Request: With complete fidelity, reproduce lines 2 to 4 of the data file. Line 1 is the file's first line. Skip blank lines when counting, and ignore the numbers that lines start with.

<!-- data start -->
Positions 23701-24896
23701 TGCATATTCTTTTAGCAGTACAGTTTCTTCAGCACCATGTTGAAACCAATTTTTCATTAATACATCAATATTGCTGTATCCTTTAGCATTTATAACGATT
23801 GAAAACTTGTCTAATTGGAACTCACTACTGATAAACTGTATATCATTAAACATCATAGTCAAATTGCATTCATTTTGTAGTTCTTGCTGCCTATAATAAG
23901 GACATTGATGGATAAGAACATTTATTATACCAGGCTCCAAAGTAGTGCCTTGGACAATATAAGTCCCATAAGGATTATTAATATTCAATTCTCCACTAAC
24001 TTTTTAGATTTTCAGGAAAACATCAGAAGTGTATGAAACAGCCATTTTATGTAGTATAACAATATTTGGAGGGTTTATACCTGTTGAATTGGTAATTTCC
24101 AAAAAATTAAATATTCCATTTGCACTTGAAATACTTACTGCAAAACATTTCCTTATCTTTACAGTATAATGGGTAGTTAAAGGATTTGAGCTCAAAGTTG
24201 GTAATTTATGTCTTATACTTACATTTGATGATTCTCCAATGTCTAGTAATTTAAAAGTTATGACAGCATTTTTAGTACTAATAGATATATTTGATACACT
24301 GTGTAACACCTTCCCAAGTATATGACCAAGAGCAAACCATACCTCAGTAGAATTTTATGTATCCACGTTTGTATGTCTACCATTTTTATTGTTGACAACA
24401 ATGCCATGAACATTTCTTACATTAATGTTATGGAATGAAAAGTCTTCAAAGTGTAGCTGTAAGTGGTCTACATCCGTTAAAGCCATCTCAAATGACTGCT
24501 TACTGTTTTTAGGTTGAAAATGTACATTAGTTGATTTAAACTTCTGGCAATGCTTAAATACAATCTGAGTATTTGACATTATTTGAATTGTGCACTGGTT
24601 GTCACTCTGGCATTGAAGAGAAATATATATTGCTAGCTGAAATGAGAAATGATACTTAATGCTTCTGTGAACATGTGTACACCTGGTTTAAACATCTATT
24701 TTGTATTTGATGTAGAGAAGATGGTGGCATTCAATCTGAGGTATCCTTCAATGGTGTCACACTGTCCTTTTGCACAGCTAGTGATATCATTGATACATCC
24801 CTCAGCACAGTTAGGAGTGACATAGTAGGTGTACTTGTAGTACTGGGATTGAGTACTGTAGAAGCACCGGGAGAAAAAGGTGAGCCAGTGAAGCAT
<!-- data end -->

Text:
23701 TGCATATTCTTTTAGCAGTACAGTTTCTTCAGCACCATGTTGAAACCAATTTTTCATTAATACATCAATATTGCTGTATCCTTTAGCATTTATAACGATT
23801 GAAAACTTGTCTAATTGGAACTCACTACTGATAAACTGTATATCATTAAACATCATAGTCAAATTGCATTCATTTTGTAGTTCTTGCTGCCTATAATAAG
23901 GACATTGATGGATAAGAACATTTATTATACCAGGCTCCAAAGTAGTGCCTTGGACAATATAAGTCCCATAAGGATTATTAATATTCAATTCTCCACTAAC